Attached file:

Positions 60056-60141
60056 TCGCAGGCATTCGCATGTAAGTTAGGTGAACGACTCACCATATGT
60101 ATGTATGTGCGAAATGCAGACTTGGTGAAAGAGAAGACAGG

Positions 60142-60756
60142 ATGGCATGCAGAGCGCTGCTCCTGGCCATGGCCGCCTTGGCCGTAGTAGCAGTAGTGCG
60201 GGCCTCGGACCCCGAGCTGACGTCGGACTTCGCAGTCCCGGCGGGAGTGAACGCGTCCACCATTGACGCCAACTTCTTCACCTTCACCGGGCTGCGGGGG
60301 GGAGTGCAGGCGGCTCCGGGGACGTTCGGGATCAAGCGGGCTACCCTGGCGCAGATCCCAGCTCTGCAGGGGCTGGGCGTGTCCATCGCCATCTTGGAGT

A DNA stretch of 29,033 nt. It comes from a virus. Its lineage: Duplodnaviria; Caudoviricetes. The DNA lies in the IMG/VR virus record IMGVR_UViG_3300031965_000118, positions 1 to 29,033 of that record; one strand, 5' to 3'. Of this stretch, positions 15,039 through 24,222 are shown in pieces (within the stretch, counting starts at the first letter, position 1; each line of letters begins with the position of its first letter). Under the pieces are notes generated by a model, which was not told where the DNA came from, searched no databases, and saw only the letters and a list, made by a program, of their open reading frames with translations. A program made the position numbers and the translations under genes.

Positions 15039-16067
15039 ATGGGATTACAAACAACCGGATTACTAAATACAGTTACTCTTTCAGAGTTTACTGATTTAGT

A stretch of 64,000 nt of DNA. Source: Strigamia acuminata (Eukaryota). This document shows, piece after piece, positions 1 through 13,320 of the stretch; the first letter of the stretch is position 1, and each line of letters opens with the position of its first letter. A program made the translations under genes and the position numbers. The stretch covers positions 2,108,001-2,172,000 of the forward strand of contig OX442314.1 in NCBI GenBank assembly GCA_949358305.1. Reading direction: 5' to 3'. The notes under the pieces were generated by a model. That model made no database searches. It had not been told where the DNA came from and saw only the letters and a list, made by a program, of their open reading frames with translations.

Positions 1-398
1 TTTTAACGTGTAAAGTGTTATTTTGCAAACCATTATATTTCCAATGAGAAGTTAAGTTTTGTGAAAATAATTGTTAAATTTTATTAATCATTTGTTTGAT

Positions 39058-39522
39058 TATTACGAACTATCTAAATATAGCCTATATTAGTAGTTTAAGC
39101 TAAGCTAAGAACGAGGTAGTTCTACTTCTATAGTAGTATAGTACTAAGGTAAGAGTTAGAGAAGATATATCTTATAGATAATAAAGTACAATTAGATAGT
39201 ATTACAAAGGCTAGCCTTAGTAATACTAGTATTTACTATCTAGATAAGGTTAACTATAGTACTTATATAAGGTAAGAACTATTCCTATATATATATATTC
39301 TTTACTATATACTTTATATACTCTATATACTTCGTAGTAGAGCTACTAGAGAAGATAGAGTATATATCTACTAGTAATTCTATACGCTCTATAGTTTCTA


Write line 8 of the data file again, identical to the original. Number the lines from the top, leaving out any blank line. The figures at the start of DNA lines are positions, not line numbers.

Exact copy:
A DNA stretch of 29,033 nt. It comes from a virus. Its lineage: Duplodnaviria; Caudoviricetes. The DNA lies in the IMG/VR virus record IMGVR_UViG_3300031965_000118, positions 1 to 29,033 of that record; one strand, 5' to 3'. Of this stretch, positions 15,039 through 24,222 are shown in pieces (within the stretch, counting starts at the first letter, position 1; each line of letters begins with the position of its first letter). Under the pieces are notes generated by a model, which was not told where the DNA came from, searched no databases, and saw only the letters and a list, made by a program, of their open reading frames with translations. A program made the position numbers and the translations under genes.